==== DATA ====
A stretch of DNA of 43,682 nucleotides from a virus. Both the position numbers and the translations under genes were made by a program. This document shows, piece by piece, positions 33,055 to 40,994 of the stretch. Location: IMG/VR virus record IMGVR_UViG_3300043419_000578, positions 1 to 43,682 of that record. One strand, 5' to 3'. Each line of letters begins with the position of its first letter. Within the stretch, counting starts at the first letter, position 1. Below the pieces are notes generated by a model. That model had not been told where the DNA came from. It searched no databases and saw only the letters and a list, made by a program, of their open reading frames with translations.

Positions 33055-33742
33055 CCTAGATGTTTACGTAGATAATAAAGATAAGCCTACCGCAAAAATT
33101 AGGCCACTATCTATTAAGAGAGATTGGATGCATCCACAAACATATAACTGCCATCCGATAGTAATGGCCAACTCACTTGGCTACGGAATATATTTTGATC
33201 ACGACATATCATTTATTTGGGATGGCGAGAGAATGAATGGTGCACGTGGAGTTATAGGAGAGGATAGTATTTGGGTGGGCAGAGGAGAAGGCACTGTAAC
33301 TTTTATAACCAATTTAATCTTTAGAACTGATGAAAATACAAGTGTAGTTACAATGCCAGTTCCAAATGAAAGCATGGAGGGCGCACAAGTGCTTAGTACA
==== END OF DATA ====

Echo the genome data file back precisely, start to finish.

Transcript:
A stretch of DNA of 43,682 nucleotides from a virus. Both the position numbers and the translations under genes were made by a program. This document shows, piece by piece, positions 33,055 to 40,994 of the stretch. Location: IMG/VR virus record IMGVR_UViG_3300043419_000578, positions 1 to 43,682 of that record. One strand, 5' to 3'. Each line of letters begins with the position of its first letter. Within the stretch, counting starts at the first letter, position 1. Below the pieces are notes generated by a model. That model had not been told where the DNA came from. It searched no databases and saw only the letters and a list, made by a program, of their open reading frames with translations.

Positions 33055-33742
33055 CCTAGATGTTTACGTAGATAATAAAGATAAGCCTACCGCAAAAATT
33101 AGGCCACTATCTATTAAGAGAGATTGGATGCATCCACAAACATATAACTGCCATCCGATAGTAATGGCCAACTCACTTGGCTACGGAATATATTTTGATC
33201 ACGACATATCATTTATTTGGGATGGCGAGAGAATGAATGGTGCACGTGGAGTTATAGGAGAGGATAGTATTTGGGTGGGCAGAGGAGAAGGCACTGTAAC
33301 TTTTATAACCAATTTAATCTTTAGAACTGATGAAAATACAAGTGTAGTTACAATGCCAGTTCCAAATGAAAGCATGGAGGGCGCACAAGTGCTTAGTACA